Meeting the Gentle Giant of the PNW | The Giant Pacific Octopus

Keystone Jetty 🤿 | Whidbey Island. Wa.

Audio Narration of the article
0:00
-8:23

Keystone is perhaps best known by locals for the ferry crossing that goes from Whidbey Island to Port Townsend. I, like so many, take this crossing regularly either visit family or to venture out to the Olympic Peninsula. The ferry port is just below the old Fort Casey (Historical State Park), and directly adjacent to where the ferry makes its runs for the day, are some old dock piling and line of rocks making a jetty. Match that with a strong current in that area, and you have yourself the perfect conditions to find yourself a GPO, or the Giant Pacific Octopus (Enteroctopus dofleini).

Analog Explorer is a reader-supported publication. To receive new posts and support my work, consider becoming a free or paid subscriber.

I’ve written before, my 6-year-old son is fascinated with all things ocean adventure. Not just from watching reto videos of Jaques-yves Cousteau, but rather the modern reincarnation of sea exploring with the Octonauts.

One morning, while watching an episode of the Octonauts, he was watching the “Creature Report” and discovered that the creature of the episode lives right here in his home of the Pacific Northwest.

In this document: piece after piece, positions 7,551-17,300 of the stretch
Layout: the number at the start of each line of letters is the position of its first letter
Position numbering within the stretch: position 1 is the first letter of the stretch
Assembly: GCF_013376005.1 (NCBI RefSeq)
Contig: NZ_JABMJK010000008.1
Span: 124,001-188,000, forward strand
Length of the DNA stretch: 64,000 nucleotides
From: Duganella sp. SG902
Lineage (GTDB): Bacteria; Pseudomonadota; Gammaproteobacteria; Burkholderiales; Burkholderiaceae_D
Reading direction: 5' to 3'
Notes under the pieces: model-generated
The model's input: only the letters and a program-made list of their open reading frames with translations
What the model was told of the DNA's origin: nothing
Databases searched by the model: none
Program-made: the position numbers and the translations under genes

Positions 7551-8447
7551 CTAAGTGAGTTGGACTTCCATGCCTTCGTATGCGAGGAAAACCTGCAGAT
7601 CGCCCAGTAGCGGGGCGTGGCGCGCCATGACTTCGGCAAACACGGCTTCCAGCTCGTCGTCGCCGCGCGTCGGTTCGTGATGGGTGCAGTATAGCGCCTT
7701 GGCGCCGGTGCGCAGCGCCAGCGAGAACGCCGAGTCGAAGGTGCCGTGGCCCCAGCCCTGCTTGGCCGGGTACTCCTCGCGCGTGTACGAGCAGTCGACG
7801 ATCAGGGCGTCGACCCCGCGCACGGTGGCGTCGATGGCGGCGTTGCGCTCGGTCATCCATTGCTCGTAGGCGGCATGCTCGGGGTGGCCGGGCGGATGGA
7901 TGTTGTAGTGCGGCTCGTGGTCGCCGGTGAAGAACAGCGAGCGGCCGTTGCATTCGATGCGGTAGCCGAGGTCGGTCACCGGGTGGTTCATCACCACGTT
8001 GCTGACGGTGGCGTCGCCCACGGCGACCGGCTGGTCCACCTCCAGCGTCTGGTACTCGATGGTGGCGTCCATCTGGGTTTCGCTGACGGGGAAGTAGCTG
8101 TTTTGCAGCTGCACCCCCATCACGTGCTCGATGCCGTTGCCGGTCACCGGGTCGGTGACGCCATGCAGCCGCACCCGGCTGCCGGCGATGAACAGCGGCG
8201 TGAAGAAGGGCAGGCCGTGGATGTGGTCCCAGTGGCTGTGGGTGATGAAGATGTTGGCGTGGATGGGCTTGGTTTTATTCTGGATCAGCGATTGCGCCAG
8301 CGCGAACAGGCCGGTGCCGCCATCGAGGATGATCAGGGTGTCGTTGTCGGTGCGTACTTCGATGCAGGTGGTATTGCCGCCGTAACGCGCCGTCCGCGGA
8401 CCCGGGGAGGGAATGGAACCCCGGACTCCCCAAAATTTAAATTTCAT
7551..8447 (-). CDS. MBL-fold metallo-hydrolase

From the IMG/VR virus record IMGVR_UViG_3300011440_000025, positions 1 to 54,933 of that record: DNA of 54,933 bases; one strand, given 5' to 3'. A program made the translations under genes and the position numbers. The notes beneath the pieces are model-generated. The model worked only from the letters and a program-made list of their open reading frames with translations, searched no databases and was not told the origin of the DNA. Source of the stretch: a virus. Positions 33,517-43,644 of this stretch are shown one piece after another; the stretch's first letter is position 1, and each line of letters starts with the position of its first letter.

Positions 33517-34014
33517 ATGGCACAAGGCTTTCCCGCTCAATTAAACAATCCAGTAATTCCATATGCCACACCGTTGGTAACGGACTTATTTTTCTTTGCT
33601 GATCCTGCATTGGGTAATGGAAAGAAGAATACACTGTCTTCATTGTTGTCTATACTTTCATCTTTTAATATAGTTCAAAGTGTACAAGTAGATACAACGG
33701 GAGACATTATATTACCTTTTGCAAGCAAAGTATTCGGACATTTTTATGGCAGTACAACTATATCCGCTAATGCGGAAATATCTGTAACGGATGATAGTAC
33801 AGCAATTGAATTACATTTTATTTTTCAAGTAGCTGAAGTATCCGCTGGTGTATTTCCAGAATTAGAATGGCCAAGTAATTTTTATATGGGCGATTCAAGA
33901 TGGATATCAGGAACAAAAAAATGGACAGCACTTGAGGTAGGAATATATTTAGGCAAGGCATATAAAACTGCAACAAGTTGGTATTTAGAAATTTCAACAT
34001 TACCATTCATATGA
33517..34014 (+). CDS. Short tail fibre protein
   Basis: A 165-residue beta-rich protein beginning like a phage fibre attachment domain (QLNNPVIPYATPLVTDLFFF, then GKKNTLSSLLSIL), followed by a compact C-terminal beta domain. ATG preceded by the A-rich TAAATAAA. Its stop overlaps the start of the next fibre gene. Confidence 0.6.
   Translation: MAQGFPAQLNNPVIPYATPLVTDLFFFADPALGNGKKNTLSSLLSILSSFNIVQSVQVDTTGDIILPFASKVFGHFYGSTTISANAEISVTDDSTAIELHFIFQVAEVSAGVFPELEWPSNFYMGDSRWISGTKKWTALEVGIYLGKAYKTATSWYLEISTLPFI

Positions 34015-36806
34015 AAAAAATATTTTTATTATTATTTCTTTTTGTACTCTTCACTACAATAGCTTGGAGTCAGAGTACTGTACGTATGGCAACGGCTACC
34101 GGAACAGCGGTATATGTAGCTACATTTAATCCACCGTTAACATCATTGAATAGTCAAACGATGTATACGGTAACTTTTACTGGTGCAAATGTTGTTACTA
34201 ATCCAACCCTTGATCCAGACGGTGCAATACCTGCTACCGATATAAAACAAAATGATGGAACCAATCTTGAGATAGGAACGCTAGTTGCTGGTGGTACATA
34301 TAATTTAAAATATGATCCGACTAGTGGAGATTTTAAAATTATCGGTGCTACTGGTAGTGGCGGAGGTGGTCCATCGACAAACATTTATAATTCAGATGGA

I heard from the couch

“So, Dada, did you know they modeled the Octopod after the Pacific Octopus!”

From that day forward, he was all about seeing one. Or having me see one and bring home a video of a real one in the wild.

We’ve been to the aquarium and have seen a smaller octopus before, but when I told my son they can get much MUCH bigger, I could see his curiosity and bewilderment grow.

A PNW Giant

The GPO is big, and I mean really big. Stretched out its arms can have a wing span of 24 feet across, can lift up to 30 lbs, and can weigh 60 lbs in our area (but can reportedly get up to 160 lbs). It is one thing to see something like that in an aquarium, but from personal experience, it is a completely different feeling seeing in front of you sharing the same space underwater.

It is no wonder that there are so many old sea tales of killer octopus attacking boats and other diver tales about them.

1800s drawing of huge octopus with its arms entangling the masts of a ship trying to take it down.
Le Poulpe Colossal 1801 | Public Domain

Now fast forwarding 200 years since Le Poulpe Colssal, scientists know quite a bit more from those Tall ship tall-tales. The GPO are really introverts and prefer being solo. Divers have caught them being curious about things new to them and use their suckers to ‘taste’ to get to know what they are trying to understand (or maybe eventually eat). But to eat a Tall ship, I think would be too much fiber for their diet.

Looks from another world

Of course being a cephalopod, they have no bones and yet have incredible muscle in their arms. As a species, the GPO are the largest octopus in the world. Thats right, here in the Pacific Northwest, we are home to the largest octopus in the WORLD. That fact paired with how they look, that sci-fi ready out-of-this world look going for them, naturally lends themselves to be the inspiration of science fiction alien design, or dark Cthulhu tales. Anatomically they could be seen as quite alien to most terrestrial life we are used to, especially when you take into account they have two hearts (no not a Timelord) and have a copper based blood as opposed to iron based blood like us humans have.